National Prosecuting Authority boss Shaun Abrahams has tasked the KwaZulu-Natal director of public prosecutions (DPP) with the task of facilitating the necessary processes to charge former president Jacob Zuma in court.
That responsibility now falls on the shoulders of Moipone Noko, a controversial figure who has previously been accused of shielding one of Zuma's wives, one of his sons, his associates and his political allies from prosecution.
Noko may also be tasked with leading the prosecution team against Zuma.
Big thing to watch now is who leads the prosecuting team. It has to be Advocate Billy Downer. Or will it be KZN DPP Moipone Noko. That will tell us what we need to know about how the NPA will handle the case against Zuma.— Mandy Wiener (@MandyWiener) March 16, 2018
In a landmark decision on Friday, Abrahams announced that Zuma's representations explaining why he should not be prosecuted were unsuccessful. Zuma will now be prosecuted on 18 charges and 783 counts of fraud, corruption, racketeering and money laundering relating to his alleged involvement in the arms deal – almost 13 years to the day that the same charges were originally brought against him.
But Noko has a cloud hanging over her credibility in this matter. Her history at the NPA is tainted with scandal:
- Shortly before she was appointed by Zuma in 2013, she withdrew all charges of intimidation against one of his wives, Thobeka Madiba-Zuma. It later emerged that Noko allegedly tried to stop NPA staff from giving evidence to investigators handling the matter.
- In 2012, Noko came under fire when she withdrew charges of racketeering in the "Amigos Case", which saw the sale of a R141-million water-purification plant to the KZN health department. Senior ANC members Peggy Nkonyeni and Mike Mabuyakhulu were allegedly involved in the matter. The High Court in Pietermaritzburg ruled that her decision was irrational and set it aside.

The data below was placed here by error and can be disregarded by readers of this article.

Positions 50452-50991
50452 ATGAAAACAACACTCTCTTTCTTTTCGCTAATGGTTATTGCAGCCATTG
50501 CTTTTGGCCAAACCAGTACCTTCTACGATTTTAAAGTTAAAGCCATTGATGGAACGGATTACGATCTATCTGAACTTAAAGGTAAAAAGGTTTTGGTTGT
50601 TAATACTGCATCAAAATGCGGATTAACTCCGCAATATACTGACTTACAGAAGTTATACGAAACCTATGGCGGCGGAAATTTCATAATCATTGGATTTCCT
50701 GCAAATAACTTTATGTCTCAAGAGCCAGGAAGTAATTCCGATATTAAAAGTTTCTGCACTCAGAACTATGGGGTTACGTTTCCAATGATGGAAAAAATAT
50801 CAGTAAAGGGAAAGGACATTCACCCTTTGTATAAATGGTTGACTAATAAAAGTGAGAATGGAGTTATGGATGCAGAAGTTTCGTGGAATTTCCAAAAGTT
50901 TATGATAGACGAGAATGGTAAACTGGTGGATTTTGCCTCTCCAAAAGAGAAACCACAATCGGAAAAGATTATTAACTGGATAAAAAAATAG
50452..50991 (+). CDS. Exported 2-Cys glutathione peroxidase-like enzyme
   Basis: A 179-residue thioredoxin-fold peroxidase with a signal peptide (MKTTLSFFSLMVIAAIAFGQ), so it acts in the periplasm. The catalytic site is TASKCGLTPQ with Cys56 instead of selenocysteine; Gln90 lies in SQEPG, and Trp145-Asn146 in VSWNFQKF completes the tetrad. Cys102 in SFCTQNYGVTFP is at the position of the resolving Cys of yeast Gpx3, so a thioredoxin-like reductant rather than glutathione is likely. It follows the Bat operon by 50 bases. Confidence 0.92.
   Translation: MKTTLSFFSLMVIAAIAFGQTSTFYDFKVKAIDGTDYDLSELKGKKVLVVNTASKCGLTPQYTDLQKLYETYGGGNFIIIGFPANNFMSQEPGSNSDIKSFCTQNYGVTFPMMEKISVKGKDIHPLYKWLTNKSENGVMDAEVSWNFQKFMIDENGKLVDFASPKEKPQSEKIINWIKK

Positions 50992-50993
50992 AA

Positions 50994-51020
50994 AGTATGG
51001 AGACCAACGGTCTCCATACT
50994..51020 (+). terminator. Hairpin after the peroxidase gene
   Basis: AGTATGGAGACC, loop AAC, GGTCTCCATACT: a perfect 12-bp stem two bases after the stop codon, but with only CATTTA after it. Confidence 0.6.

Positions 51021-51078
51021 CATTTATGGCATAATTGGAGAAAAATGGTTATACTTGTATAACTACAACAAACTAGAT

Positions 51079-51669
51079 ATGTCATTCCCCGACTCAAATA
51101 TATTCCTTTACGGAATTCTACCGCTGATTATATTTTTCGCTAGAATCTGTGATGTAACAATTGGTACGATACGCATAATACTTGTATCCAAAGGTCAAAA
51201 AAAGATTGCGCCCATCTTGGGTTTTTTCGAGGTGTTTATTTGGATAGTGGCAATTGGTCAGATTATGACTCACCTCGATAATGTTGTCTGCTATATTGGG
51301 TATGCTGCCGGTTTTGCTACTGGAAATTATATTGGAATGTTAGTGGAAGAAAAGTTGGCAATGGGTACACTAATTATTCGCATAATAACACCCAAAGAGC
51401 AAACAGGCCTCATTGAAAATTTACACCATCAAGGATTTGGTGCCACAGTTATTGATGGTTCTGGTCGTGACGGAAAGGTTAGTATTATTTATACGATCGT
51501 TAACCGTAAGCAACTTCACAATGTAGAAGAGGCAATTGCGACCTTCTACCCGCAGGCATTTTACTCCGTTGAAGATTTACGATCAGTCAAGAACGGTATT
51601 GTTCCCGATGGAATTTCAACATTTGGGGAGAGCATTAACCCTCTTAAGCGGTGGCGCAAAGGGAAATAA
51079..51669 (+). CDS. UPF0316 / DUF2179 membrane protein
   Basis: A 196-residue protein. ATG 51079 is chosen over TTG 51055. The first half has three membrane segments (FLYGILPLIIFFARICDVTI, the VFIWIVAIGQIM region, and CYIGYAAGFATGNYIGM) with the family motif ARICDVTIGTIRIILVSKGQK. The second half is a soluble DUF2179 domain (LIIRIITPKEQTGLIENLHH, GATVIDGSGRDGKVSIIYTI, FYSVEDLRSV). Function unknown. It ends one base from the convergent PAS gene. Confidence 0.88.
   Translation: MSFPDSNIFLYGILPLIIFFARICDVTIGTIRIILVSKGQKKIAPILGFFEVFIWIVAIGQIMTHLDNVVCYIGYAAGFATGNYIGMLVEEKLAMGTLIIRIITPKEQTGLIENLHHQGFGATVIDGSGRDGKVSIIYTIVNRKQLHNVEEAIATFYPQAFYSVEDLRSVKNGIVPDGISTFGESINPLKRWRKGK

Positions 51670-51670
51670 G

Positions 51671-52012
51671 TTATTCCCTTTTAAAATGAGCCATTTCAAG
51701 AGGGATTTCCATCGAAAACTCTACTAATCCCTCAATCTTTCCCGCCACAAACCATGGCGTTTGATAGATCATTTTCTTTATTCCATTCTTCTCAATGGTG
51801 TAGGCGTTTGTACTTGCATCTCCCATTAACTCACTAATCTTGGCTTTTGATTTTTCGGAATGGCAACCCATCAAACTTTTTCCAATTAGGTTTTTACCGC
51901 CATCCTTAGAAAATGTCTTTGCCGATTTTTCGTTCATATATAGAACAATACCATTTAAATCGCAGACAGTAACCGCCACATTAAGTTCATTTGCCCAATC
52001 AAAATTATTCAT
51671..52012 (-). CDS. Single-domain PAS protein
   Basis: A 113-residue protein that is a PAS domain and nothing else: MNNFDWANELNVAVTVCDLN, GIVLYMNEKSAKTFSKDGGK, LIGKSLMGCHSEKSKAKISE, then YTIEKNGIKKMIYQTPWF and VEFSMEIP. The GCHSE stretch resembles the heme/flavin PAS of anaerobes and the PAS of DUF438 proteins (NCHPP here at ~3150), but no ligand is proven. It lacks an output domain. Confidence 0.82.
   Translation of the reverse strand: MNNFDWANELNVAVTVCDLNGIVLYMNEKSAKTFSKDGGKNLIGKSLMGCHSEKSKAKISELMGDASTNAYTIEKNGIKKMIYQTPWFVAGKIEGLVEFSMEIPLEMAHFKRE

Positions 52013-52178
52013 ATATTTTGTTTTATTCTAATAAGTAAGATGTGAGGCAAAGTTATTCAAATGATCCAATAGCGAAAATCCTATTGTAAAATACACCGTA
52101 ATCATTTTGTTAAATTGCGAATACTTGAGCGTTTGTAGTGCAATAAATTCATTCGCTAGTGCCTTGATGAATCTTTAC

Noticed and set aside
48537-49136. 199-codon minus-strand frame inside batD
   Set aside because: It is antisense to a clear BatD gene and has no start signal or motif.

- Noko also made headlines when she withdrew charges against Durban businessman Thoshan Panday – who has known links to the Zuma family, and had allegedly attempted to bribe former KZN Hawks head Johan Booysen, who led the investigation into Panday's involvement in the controversial R60-million 2010 Fifa World Cup accommodation scandal.
- Instead, Noko advised Abrahams to reinstate failed racketeering charges against Booysen, who in 2016 laid his own charges against her for defeating the ends of justice by allegedly lying about the reasons he was charged.
- Noko was labelled a "pathetic witness" during a case involving the former KwaZulu-Natal Judge President, Chiman Patel, who sued the NPA for malicious prosecution. Patel was charged with crimen injuria for allegedly calling a staff member "rubbish" – a claim he denied – but Noko dropped the case on the day the trial was due to begin.
NPA says 5 officials - including controversial KZN DPP Moipone Noko - have been appointed to advise #ShaunAbrahams on whether to charge #PresidentZuma.— Karyn Maughan (@karynmaughan) November 30, 2017
Noko withdrew the corruption case against Edward Zuma's business associate Thoshan Panday. That withdrawal overturned in court.
If Zuma, or any of his allies, do not take Abrahams to court, and if the Noko's process runs smoothly, it is expected that Zuma will be summoned to court for his first appearance. Law expert James Grant explained the process.
Grant said the question of an arrest relates to securing a suspect's attendance in court.
"If there is no reason to suspect that a person will not come to court, he or she can be summoned instead of arrested. But this does not often happen in most criminal cases. If Zuma is arrested, he has to attend a bail hearing. If he is summoned, he will appear in court, where the charges will be explained to him, and he will say whether he pleads guilty or not. The whole process will start then," Grant said.
"Whether he will be arrested or summoned depends largely on whether the police [decide to] play for the media. But it is unlikely he will be arrested. If the court suspects he is a flight risk, then the procedure may also change."